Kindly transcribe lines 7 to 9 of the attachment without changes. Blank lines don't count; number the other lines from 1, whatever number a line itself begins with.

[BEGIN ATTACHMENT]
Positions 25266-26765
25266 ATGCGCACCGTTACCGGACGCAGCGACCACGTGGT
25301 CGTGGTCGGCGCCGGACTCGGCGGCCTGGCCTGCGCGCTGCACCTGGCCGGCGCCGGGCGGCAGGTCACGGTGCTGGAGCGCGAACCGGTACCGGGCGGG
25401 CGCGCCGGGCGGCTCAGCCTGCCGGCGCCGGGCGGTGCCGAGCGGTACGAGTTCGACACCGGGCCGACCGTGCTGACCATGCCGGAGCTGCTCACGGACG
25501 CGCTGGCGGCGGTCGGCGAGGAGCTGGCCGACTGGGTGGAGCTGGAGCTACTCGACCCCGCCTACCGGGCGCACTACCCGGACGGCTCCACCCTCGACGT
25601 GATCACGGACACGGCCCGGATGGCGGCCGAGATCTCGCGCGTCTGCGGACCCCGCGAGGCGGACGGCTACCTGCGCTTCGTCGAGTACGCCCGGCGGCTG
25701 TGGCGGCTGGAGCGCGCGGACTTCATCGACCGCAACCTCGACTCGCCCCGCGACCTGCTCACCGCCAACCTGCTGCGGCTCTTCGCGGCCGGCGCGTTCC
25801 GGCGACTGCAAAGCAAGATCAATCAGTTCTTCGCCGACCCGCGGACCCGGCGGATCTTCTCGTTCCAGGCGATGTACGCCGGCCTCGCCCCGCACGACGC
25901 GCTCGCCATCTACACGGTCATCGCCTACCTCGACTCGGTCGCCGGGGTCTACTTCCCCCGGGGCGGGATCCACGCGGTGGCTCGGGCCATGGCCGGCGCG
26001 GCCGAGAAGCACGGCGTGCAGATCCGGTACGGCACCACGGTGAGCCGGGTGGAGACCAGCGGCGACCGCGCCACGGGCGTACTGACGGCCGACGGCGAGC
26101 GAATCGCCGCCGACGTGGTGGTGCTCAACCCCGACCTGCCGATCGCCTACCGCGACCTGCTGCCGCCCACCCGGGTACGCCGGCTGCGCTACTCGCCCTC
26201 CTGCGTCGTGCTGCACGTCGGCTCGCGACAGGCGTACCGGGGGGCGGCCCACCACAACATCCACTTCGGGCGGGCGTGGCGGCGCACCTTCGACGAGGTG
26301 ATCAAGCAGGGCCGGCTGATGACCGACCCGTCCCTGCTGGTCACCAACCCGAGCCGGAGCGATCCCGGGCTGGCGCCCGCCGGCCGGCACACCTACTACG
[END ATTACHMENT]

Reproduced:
25701 TGGCGGCTGGAGCGCGCGGACTTCATCGACCGCAACCTCGACTCGCCCCGCGACCTGCTCACCGCCAACCTGCTGCGGCTCTTCGCGGCCGGCGCGTTCC
25801 GGCGACTGCAAAGCAAGATCAATCAGTTCTTCGCCGACCCGCGGACCCGGCGGATCTTCTCGTTCCAGGCGATGTACGCCGGCCTCGCCCCGCACGACGC
25901 GCTCGCCATCTACACGGTCATCGCCTACCTCGACTCGGTCGCCGGGGTCTACTTCCCCCGGGGCGGGATCCACGCGGTGGCTCGGGCCATGGCCGGCGCG